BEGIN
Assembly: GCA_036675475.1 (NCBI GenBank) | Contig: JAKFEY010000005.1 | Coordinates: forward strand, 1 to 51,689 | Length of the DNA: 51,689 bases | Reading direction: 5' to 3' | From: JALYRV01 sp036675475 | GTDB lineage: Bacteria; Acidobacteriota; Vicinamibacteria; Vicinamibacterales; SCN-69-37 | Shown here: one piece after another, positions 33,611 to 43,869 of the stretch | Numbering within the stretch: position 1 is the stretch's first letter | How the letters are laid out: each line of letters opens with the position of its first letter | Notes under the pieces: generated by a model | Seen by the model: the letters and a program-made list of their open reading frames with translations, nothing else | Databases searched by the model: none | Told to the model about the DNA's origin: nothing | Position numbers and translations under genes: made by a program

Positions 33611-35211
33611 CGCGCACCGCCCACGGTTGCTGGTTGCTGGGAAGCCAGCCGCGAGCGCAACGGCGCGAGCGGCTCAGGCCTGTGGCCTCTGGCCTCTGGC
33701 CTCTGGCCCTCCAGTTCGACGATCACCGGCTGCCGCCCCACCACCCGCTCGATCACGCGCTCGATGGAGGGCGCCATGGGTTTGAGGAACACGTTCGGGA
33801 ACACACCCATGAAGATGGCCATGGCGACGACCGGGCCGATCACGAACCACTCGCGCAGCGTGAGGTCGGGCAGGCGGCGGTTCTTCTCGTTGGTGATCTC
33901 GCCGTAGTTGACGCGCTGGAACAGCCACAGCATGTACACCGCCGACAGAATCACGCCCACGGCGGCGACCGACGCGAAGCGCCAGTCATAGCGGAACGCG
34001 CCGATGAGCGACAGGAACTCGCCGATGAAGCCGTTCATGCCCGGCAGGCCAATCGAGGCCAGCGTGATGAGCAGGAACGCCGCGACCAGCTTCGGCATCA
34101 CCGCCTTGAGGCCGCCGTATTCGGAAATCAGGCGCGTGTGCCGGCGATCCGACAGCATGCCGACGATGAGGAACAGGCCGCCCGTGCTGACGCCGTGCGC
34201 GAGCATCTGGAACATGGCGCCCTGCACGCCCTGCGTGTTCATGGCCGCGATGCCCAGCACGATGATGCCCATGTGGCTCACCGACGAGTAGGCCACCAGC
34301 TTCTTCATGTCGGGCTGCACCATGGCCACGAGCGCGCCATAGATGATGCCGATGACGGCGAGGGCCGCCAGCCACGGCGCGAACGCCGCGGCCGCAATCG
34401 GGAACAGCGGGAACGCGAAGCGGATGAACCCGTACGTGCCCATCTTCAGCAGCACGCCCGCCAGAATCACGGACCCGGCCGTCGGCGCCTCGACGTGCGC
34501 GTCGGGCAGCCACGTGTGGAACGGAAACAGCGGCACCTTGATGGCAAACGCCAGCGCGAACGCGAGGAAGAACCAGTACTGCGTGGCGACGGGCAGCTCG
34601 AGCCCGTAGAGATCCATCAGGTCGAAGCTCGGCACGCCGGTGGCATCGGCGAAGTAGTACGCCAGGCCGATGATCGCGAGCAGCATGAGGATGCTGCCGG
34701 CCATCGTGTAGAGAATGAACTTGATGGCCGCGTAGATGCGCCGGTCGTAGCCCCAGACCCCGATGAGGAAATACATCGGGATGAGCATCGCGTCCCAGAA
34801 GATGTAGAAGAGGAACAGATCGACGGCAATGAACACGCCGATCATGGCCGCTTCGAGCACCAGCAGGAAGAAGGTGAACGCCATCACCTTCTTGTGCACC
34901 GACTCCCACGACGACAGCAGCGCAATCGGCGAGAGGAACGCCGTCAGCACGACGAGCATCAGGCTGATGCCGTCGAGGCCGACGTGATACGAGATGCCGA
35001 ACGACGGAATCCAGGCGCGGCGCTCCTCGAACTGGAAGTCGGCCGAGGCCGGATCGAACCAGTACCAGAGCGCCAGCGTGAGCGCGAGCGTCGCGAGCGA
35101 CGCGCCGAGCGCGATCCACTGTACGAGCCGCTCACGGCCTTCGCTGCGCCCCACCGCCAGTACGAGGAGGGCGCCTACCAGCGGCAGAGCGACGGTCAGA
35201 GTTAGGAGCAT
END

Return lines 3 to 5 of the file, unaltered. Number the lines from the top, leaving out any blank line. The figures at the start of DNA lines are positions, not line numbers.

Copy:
33611 CGCGCACCGCCCACGGTTGCTGGTTGCTGGGAAGCCAGCCGCGAGCGCAACGGCGCGAGCGGCTCAGGCCTGTGGCCTCTGGCCTCTGGC
33701 CTCTGGCCCTCCAGTTCGACGATCACCGGCTGCCGCCCCACCACCCGCTCGATCACGCGCTCGATGGAGGGCGCCATGGGTTTGAGGAACACGTTCGGGA
33801 ACACACCCATGAAGATGGCCATGGCGACGACCGGGCCGATCACGAACCACTCGCGCAGCGTGAGGTCGGGCAGGCGGCGGTTCTTCTCGTTGGTGATCTC